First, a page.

Elsa’s family did not have the means for her to be a kindergarten teacher. Instead she worked in a technical career to help financially support them. She had a strong experience of the Lord at seventeen and decided to follow a religious vocation.
The youngest of five children, Elsa Mendoza was born in Monterrey, Mexico. She was baptized as an infant, and received her First Holy Communion and Confirmation when she turned nine.
As a teenager at seventeen, Elsa went through a time of great personal struggle. She questioned her existence and asked, ”Why am I here?” In desperation she cried to God, ”If you exist, please do something to help me!” Shortly after this, a friend invited her to a prayer meeting with the words, ”You will find there what you are looking for.” She attended this prayer meeting, and it was there for the first time that someone shared personally with her about Jesus. In prayer she realized that Jesus was her Savior. A sense of joy and freedom made her feel different, as though she was no longer the same person. She received prayer for the baptism in the Holy Spirit and the gift of prayer in tongues.
This deep conversion experience was followed by a desire to be a lay missionary. Elsa had the experience of seeing other young people preaching and sharing their faith in Jesus, and she wanted to be like them. At twenty-one, she joined a covenant community ”Shalom,” where she attended prayer groups, sang in choirs, and participated in park evangelization.
She was twenty-five when she came to Prayer Town for a retreat with some others from Shalom. Elsa was seeking God’s will for her life, but she didn’t have a desire to be a Sister or think it was for her. She prayed, ”Lord, I don’t want to be a nun, but if you want me for Yourself, please put the desire in my heart and help me.”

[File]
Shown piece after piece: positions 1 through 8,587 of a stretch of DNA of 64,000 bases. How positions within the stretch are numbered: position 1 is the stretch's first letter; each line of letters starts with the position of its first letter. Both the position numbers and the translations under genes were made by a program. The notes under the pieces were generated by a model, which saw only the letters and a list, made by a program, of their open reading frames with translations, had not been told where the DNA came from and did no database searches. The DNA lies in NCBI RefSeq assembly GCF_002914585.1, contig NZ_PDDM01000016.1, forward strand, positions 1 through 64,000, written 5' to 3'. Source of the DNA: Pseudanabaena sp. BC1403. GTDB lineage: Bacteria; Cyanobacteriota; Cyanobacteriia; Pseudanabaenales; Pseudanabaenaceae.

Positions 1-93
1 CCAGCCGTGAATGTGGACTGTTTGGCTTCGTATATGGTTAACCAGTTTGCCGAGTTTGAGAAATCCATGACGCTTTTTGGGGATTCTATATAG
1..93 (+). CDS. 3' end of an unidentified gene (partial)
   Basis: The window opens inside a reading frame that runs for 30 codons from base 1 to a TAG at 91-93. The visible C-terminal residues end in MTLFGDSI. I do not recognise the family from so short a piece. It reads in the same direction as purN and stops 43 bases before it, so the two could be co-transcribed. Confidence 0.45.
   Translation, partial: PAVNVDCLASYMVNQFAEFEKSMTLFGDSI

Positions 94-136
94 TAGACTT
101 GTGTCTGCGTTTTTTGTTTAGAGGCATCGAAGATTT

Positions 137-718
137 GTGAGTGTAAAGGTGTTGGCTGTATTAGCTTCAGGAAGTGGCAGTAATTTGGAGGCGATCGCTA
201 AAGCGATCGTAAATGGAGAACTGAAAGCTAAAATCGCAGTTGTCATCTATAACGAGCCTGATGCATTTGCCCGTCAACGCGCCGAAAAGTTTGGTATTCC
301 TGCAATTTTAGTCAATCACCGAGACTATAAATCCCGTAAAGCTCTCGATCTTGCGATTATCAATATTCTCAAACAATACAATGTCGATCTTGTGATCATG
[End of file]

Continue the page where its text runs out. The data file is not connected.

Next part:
Over the next year as she continued her job at a bank, the Lord put this desire in her heart. She returned to Prayer Town to participate in a retreat for women interested in religious life. In January of 1987 she joined our community receiving the name Sister Clara as a novice.
Sister Clara struggled with the challenge of learning English and adapting to the American culture and food. But she persevered with God’s grace and professed her final vows in 1993. She says, ”The grace of God has brought me to this part of my life. With that grace, I am enabled to be faithful to Him. When God calls, He will give the grace to carry you.” May these words of Sister Clara encourage all who seek God’s will for their life.